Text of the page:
Accompanied by rain on the West Coast of Baja, 2020 came in cold and dreary. However, as the month progressed, fishing seemed to shake off the wet blanket atmosphere and produced a mixed bag. Calico bass were found in the kelp off the Bull Ring, while sand bass and legal-sized halibut were in the flats between the coast and Coronado Islands.
At both the Island and Rockpile, bottom fishing offered limits all around, while surface action was dominated by bonito with occasional yellowtail.
Ensenada boats were scoring limits of rockfish, some nice-sized lingcod, and surface action for yellowtail and bonito.
There are still some boats running from San Diego and Mission Bay Sportfishing Landings to Colonet, taking advantage of the wide-open bottom fishing and the anticipated yellowtail action as February settles in.
Meanwhile, San Quintín has been experiencing some of the best yellowtail fishing that it’s had in recent memory this early in the year. Reports are that several fishing groups dashed down for a quickie weekend trip and were not disappointed.
Marine scientists at Laguna Ojo de Liebre announced that 38 female gray whales with 14 pups had been recorded already. Farther down at San Ignacio, the counts are even higher, indicating a robust whale-watching opportunity throughout February and March.
Along the Vizcaíno Peninsula from Bahía Asunción, La Bocana, and Punta Abreojos, the season seems to have extended longer than usual with limits of yellowtail and calico bass. Bottom fishing has continued as well for a variety of species; plus, an ongoing sierra bite is holding its own.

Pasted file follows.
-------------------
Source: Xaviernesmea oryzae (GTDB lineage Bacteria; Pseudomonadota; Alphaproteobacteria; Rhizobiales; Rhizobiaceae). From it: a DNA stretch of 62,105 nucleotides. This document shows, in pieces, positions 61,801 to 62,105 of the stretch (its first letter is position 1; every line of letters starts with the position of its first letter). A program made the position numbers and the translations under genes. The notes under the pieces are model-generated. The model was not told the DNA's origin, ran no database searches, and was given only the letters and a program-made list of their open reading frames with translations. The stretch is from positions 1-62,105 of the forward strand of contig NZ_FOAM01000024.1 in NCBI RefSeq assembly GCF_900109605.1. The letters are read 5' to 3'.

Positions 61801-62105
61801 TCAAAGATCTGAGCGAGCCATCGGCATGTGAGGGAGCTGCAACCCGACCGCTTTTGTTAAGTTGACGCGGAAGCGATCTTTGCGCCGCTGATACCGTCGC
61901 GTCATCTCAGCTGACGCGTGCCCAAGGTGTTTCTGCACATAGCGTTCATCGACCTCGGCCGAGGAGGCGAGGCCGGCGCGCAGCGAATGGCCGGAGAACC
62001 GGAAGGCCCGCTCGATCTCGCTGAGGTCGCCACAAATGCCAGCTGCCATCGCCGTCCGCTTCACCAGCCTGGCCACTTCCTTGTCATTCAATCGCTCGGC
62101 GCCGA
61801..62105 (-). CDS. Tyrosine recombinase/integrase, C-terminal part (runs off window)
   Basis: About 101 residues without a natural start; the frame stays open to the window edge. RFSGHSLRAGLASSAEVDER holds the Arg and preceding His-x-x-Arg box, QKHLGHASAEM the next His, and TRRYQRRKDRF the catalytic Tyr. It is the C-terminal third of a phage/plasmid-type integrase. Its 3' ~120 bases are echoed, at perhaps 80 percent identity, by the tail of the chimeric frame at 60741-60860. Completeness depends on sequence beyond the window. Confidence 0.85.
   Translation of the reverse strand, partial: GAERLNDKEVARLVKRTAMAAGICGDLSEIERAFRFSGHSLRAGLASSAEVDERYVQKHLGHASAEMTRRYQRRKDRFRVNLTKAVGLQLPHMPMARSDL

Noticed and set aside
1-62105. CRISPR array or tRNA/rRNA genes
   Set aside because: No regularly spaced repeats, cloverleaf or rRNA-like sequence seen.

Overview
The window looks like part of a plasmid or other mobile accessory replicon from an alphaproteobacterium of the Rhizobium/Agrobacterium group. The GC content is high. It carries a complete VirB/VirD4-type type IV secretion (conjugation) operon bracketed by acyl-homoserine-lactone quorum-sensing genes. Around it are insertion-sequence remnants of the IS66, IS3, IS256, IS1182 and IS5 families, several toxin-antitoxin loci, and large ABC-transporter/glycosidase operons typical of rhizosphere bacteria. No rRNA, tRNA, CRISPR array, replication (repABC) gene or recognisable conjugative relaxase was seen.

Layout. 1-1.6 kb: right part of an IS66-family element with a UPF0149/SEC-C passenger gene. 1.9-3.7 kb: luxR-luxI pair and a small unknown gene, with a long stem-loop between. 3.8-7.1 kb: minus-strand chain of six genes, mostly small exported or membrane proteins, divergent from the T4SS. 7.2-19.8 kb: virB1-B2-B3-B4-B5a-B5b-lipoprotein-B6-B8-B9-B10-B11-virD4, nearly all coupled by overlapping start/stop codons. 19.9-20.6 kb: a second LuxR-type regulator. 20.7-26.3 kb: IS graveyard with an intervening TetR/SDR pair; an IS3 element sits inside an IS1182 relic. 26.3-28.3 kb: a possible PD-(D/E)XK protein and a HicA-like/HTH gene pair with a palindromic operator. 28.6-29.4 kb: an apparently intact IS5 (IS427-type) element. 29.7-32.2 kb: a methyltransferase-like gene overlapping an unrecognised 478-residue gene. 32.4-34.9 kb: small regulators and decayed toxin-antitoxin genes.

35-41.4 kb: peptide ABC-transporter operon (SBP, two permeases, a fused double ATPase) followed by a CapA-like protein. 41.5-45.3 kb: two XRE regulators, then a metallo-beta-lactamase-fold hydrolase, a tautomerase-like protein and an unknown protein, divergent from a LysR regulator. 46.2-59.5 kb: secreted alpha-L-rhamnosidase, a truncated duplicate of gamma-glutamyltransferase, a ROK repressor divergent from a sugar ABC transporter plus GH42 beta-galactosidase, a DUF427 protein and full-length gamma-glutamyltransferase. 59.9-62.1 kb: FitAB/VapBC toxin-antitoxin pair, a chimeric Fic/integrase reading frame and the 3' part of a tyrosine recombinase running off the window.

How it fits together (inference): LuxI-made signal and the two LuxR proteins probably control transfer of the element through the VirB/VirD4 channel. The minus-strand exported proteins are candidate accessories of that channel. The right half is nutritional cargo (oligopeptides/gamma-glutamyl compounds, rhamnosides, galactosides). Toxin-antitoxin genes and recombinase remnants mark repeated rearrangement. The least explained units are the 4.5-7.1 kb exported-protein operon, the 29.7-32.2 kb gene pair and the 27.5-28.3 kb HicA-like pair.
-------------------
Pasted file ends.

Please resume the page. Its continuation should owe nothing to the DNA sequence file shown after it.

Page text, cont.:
When the wind subsides across the Baja Peninsula at Bahía de Los Ángeles, the bottom fishing has been pretty good with lots of variety, according to locals.
Farther south, north winds dominate the discussion. However, at Loreto, judging from the catches coming into the docks, it’s a great red snapper season.
A few yellowtail to 25 pounds have been landed at a couple of spots with San Bruno and around Coronado Island the destinations for most boats dodging the off and on-again north winds.
There’s plenty of live bait available, which is perfect for red snapper and triggerfish. The favorite way to catch triggerfish when they are schooling is with various iron jigs.
Back on the West Coast at Puerto San Carlos and Puerto López Mateos, the gray whales are attracting most of the attention as hordes of whale watchers descend on both locations. There were reports of golden trevally with a variety of snapper and grouper in the mix as the offshore is often ignored except for sport fishers transiting up and down the Baja Coast.
La Paz and Los Muertos have also been victims of the north winds with mostly windy, rough days offshore. Most of the fishing is confined to inshore species as anglers hugged the coastal areas seeking calmer water and protection from the north winds and choppy ocean.